An Indian farmer lifts a basket loaded with cauliflowers in a field in Rasalpur village.
An Indian farmer lifts a basket loaded with cauliflowers in a field in Rasalpur village. - 

There’s lots of turmoil overseas, particularly with the refugee crisis in Europe and trouble in the markets. But there is one bright spot in recent news -- India’s economy continues to grow. Here’s a look at today’s global news from the BBC:

Migrants take down barbed-wire fence at Macedonia, Greek border

Migrants at the border of Macedonia and Greece continue to clash with police as they seek refuge from the countries north of Greece, the BBC reported. About 7,000 people are stuck on the Greek side of the border, and hundreds pushed their way past police on Monday, with some ripping down a barbed-wire fence. Read more here.

India to provide support for farmers

India wants to double the income of struggling farmers in the next five year, according to a budget unveiled Monday. The idea is to boost farming and appeal to the rural poor. India, which has overtaken China as the world's fastest-growing economy, has been hit by slowing global demand and severe droughts affecting rural areas. The new budget allocates $12.7 billion for rural development. Read more from our partners at BBC Business.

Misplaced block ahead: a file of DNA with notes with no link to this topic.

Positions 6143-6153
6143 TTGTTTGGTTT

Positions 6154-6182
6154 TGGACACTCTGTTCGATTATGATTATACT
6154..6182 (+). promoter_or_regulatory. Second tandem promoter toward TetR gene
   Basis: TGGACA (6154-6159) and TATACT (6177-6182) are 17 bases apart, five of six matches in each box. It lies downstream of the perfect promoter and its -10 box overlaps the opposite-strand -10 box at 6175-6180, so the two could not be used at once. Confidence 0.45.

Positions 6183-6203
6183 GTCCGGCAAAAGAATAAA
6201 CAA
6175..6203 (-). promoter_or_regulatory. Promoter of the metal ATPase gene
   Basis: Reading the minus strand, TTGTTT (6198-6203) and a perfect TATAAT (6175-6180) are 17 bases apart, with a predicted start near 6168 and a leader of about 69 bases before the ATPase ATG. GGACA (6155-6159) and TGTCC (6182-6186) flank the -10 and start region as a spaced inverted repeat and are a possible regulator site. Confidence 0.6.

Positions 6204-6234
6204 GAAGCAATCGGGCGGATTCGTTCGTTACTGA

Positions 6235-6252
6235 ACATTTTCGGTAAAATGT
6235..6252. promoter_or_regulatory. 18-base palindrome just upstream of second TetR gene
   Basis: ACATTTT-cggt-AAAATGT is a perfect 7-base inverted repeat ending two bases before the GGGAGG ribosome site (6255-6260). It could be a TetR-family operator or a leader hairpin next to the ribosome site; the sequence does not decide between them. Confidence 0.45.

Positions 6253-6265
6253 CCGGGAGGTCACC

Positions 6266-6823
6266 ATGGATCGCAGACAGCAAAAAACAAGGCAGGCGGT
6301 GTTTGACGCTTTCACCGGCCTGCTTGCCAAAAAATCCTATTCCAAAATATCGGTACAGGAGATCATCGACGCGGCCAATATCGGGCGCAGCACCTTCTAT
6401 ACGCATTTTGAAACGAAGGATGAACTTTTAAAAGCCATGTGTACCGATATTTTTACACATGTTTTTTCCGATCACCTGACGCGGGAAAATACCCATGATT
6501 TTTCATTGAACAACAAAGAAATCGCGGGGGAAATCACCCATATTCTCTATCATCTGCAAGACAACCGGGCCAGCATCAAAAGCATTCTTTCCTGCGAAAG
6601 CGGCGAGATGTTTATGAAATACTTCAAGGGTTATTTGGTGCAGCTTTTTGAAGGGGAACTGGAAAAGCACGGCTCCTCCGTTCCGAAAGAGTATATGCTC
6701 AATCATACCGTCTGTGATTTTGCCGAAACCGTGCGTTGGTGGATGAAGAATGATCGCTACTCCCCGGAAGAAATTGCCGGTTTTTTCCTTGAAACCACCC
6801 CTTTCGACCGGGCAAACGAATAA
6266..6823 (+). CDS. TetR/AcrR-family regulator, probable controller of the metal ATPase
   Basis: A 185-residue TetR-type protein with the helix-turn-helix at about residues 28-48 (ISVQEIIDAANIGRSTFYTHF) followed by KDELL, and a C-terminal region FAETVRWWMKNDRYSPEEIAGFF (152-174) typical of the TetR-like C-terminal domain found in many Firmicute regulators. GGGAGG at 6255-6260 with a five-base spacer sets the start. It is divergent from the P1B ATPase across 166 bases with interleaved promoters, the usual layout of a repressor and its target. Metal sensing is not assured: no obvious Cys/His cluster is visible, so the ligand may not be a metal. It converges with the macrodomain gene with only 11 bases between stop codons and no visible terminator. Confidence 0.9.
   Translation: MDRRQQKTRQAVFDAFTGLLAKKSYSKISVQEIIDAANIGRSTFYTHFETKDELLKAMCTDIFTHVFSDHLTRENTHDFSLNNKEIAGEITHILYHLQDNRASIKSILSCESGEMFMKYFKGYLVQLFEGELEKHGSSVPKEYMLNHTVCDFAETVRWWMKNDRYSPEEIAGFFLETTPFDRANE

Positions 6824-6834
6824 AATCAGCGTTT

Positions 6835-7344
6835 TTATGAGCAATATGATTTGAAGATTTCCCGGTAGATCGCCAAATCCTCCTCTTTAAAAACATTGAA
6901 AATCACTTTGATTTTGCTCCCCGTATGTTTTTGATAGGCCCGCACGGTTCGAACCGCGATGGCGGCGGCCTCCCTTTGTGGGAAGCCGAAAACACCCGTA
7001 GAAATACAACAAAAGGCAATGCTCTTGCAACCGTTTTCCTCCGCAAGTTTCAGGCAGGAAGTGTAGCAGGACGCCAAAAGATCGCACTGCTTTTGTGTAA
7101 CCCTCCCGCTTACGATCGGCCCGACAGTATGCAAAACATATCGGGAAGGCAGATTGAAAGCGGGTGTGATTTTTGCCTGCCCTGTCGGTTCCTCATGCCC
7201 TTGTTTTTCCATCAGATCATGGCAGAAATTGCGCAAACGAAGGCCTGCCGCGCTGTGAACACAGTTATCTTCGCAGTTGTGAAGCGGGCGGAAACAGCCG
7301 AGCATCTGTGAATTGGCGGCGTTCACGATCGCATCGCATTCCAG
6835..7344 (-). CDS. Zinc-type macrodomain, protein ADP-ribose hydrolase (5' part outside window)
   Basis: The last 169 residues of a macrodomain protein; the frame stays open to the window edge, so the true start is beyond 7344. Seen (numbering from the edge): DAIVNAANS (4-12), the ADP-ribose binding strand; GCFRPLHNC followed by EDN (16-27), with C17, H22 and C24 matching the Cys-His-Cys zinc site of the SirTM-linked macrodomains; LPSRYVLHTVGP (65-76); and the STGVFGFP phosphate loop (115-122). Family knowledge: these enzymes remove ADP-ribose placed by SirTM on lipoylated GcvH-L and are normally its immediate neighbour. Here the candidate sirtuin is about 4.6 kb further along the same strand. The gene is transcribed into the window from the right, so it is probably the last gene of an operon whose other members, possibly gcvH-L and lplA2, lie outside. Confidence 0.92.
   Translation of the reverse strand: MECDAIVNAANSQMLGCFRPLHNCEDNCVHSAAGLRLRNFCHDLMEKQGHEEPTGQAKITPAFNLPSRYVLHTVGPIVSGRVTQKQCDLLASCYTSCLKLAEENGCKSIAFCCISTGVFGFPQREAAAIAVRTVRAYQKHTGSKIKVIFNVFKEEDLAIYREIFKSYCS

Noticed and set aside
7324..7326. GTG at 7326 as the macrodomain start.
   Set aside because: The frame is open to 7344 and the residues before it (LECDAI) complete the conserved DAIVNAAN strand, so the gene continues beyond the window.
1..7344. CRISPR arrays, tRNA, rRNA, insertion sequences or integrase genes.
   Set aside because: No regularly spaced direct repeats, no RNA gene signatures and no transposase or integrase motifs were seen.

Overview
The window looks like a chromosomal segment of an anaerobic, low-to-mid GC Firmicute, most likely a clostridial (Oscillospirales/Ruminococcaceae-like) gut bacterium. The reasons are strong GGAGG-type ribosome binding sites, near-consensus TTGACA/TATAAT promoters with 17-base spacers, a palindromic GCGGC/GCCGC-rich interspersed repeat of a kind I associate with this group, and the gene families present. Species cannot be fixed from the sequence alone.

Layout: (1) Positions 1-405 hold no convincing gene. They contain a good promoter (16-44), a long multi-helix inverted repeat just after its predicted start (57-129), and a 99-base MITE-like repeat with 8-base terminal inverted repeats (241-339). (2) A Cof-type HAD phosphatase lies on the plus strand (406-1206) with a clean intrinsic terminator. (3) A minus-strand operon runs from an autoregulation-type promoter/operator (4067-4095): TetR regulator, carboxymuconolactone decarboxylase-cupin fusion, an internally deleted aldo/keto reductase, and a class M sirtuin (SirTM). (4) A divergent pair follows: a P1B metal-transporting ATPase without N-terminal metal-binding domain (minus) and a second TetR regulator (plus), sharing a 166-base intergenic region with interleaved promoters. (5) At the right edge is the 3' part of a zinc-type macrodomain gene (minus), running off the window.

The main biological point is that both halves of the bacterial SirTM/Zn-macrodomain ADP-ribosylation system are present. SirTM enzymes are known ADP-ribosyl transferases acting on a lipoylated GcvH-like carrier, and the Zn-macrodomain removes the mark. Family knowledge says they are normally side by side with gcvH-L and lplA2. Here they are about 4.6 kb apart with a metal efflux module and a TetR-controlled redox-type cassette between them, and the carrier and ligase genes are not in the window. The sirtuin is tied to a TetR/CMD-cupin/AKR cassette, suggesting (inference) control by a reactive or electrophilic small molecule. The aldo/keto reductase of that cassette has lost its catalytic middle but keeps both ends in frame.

Energy price slump sends eurozone into deflation

Driven by lower energy costs, consumer prices in the eurozone fell in February to minus 0.2 percent, the BBC reported. This puts more pressure on the European Central Bank. It's not the first time the eurozone inflation had slid below zero, but the weakness is widespread. Read more from our partners at BBC Business.

Chinese markets tumble again

Chinese shares are down again, further weakening the yuan. The Shanghai Composite shed 2.7 percent to 2,687.9 points, dashing hopes that Friday's brief recovery could be sustained. The index was down as much as 4.4 percent Monday morning, hitting a 15-month low. Hong Kong's Hang Seng fared better than the mainland, closing down 1.3 percent at 19,111.9 points. Read more from our partners at BBC Business.

 

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